During the “Sanctuary Cities” debate in Florida’s state session, I pointed out that only 27 of Florida’s 69 counties have fully cooperating detainer agreements with ICE. In my previews reporting I mentioned that no Florida government had been non-cooperative with ICE if they issued a detainer request, but most of the time ICE doesn’t know there’s someone who lacks status to issue a detainer request unless they’re notified first. That’s the difference between the 27 counties that have been notifying ICE all along and the rest, including the South Florida tri-county area that might not determine status and notify the feds (if one lacks legal status). That’s what’s mandated in the new, soon-to-be Florida law.
Anyway, in advance of the new policy taking effect, ICE has begun a new program that’s already attracting the ire of the usual “sanctuary” advocates like the ACLU. ICE is now offering training to local law enforcement in Florida to enable local law enforcement to carry out ICE related duties when needed. This makes sense given the ability of local law enforcement to more efficiently process illegal immigrants. Pinellas County has become the first to enter training under this program.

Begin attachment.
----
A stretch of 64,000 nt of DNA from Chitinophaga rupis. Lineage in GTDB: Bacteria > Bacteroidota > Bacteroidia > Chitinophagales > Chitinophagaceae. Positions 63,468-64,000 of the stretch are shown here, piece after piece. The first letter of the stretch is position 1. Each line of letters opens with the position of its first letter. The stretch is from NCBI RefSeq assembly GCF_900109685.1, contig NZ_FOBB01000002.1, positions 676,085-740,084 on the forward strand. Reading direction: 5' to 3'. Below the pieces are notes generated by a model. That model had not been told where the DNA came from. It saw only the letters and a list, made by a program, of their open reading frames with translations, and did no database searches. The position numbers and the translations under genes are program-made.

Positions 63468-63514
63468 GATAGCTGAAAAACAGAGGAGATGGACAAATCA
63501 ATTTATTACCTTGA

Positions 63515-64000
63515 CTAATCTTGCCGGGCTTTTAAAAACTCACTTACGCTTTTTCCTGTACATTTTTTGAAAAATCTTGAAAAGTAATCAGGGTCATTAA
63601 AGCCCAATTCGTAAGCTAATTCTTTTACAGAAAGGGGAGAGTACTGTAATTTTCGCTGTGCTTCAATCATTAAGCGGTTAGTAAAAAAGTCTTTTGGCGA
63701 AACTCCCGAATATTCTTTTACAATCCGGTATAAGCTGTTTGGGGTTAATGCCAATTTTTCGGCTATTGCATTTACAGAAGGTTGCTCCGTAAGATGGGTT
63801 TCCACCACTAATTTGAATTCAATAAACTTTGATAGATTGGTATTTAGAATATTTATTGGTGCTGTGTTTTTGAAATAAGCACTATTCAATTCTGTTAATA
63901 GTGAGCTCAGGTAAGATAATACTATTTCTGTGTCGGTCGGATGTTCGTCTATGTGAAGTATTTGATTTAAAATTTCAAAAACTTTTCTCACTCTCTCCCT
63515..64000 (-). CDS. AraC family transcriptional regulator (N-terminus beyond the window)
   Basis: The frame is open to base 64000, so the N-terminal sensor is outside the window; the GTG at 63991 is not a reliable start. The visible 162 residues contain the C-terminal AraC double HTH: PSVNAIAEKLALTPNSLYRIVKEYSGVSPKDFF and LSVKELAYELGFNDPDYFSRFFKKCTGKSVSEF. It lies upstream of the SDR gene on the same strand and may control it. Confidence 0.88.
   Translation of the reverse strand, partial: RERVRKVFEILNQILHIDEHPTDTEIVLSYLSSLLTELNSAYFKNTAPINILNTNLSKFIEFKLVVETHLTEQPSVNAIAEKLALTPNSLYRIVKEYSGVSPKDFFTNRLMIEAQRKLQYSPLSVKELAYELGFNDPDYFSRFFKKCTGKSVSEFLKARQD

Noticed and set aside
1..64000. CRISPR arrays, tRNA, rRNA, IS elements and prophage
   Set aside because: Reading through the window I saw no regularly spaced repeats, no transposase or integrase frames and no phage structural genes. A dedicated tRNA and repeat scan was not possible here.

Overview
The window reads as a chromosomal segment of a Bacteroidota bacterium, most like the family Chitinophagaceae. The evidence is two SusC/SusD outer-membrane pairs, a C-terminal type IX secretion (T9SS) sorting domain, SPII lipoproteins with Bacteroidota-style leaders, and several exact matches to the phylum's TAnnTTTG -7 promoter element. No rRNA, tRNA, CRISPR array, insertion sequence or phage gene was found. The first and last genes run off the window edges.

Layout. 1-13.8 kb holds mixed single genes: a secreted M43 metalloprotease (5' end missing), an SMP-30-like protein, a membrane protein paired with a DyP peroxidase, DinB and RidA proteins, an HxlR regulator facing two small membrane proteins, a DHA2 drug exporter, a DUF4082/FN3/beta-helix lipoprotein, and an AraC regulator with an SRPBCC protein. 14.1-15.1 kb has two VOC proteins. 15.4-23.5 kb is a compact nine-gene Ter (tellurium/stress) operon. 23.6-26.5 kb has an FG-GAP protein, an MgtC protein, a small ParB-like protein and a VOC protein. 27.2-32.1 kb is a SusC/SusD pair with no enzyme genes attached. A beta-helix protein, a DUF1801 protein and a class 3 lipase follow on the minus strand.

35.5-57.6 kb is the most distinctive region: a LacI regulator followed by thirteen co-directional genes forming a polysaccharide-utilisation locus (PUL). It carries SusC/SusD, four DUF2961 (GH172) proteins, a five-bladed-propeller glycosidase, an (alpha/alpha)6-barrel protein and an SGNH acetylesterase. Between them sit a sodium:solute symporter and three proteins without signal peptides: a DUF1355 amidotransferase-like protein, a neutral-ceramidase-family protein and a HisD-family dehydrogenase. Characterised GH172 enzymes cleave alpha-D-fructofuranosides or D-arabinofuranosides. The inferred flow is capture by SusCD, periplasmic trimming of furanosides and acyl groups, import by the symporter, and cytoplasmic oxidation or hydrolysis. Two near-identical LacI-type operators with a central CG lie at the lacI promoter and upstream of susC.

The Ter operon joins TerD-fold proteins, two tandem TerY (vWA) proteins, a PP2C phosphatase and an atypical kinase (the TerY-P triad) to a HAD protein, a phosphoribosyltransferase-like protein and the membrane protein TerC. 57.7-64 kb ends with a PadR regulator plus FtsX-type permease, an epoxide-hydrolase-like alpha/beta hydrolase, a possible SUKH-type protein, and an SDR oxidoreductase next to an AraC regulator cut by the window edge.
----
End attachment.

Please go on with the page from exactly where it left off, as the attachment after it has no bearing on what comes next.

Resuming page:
We’re certain to hear much more about this program and those for and against it. For years we’ve heard that no counties in Florida are sanctuary counties, but the ones that provide cover to those here illegally will become increasingly clear vs the ones that believe in enforcing the law. Which shouldn’t be too much to ask of law enforcement.
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